In a 3-2 party-line vote, the FCC on Thursday gave initial approval for a set of proposed privacy regulations that would require broadband Internet service providers (ISPs) to gain consumer consent before collecting and sharing certain data.
The rules, proposed by FCC Chairman Tom Wheeler earlier this month, would separate consumer data into three categories requiring different kinds of consent (inherent, opt-out and opt-in) prior to collection or sharing, require ISPs to disclose their data gathering practices and beef up regulations surrounding ISP protection of consumer data and breach reporting requirements.
According to the FCC, the rules will apply only to broadband service providers, but not other services of a broadband provider, such as the operation of a social media website, or issues such as government surveillance, encryption or law enforcement. The rules also do not apply to apply to the privacy practices of web sites and other “edge services” under the jurisdiction of the Federal Trade Commission, the FCC said.
Wheeler said Thursday the proposed rules will “give all consumers the tools we need to make informed decisions about how our ISPs use and share our data, and confidence that ISPs are keeping their customers’ data secure.”
The preliminary passage of Wheeler’s rules was celebrated by consumer advocacy group Consumer Action, which commended the FCC for “recognizing that consumers should not have to choose between going online and enjoying privacy protection.”
In his dissent, however, Commissioner Ajit Pai said the rules “simply favor one set of corporate interests over another.”
Since they won’t apply to other tracking technologies from companies like Microsoft, Facebook, Apple and others, Pai argued the rules will have virtually no impact on consumer privacy. Instead, he said, the rules will simply give an advantage to those technology companies “who are already winning.”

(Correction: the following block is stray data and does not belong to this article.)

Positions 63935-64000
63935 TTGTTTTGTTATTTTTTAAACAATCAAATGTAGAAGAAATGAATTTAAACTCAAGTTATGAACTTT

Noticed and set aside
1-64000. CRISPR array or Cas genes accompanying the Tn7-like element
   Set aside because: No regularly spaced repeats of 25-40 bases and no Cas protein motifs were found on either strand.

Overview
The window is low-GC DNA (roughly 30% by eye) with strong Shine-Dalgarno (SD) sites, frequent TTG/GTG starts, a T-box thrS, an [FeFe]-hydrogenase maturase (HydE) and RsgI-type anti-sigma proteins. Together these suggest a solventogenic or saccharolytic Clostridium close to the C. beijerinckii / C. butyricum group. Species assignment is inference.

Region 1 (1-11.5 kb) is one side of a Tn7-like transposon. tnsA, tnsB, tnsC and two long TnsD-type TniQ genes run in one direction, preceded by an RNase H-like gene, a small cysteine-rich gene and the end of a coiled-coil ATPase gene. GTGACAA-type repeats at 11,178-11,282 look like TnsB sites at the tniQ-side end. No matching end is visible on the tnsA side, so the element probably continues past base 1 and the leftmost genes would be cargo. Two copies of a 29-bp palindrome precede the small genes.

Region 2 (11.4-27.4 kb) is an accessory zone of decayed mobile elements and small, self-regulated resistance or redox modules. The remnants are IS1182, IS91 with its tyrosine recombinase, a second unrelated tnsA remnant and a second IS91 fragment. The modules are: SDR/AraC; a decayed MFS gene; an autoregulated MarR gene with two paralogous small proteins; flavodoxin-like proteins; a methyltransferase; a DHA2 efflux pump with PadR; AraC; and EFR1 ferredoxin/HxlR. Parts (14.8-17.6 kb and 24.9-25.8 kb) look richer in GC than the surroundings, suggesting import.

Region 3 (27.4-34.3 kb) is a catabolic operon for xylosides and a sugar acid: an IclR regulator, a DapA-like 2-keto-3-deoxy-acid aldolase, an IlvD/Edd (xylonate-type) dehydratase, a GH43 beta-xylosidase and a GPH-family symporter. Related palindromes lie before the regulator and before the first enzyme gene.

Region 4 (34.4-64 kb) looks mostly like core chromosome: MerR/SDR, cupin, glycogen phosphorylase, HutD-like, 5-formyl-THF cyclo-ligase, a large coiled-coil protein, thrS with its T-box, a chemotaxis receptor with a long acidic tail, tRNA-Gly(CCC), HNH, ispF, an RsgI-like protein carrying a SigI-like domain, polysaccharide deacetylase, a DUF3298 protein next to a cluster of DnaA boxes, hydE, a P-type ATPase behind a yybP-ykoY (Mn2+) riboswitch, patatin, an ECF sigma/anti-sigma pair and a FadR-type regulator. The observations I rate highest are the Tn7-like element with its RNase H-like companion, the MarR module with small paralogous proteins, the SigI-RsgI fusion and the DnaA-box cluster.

“There is no good reason to single out ISPs, new entrants in the online advertising space, for disparate treatment,” Pai said. “Consumers could and should have an expectation of privacy. That expectation should be reflected in uniform regulation of all companies in the Internet ecosystem.”
Commissioner Michael O’Rielly also dissented, warning the rules would likely “impede innovation” and prevent companies from developing new revenue streams.
O’Rielly’s objections in particular reflected comments previously issued by Moody’s Investors Service shortly after the proposal was issued. At the time, Moody’s said the rules have the potential to “severely handicap” AT&T and Verizon’s ability to compete with the likes of Facebook and Google.
AT&T’s Senior Vice President of Federal Regulatory Bob Quinn on Thursday also blasted the rules, saying they would create an “un-level playing field that would limit or even prohibit broadband providers from utilizing any of the ad-supported models adopted by edge providers that have proven so popular with consumers.” Quinn, too, warned the rules will “ultimately lead to higher broadband prices and less broadband deployment in the United States.”
A public comment period on the rules will now be held, after which the commission will hold a final vote on whether or not to approve the proposed rules. During the public comment period, the FCC said it is seeking input on “additional or alternative paths to achieve pro-consumer, pro-privacy goals.”
Filed Under: Industry regulations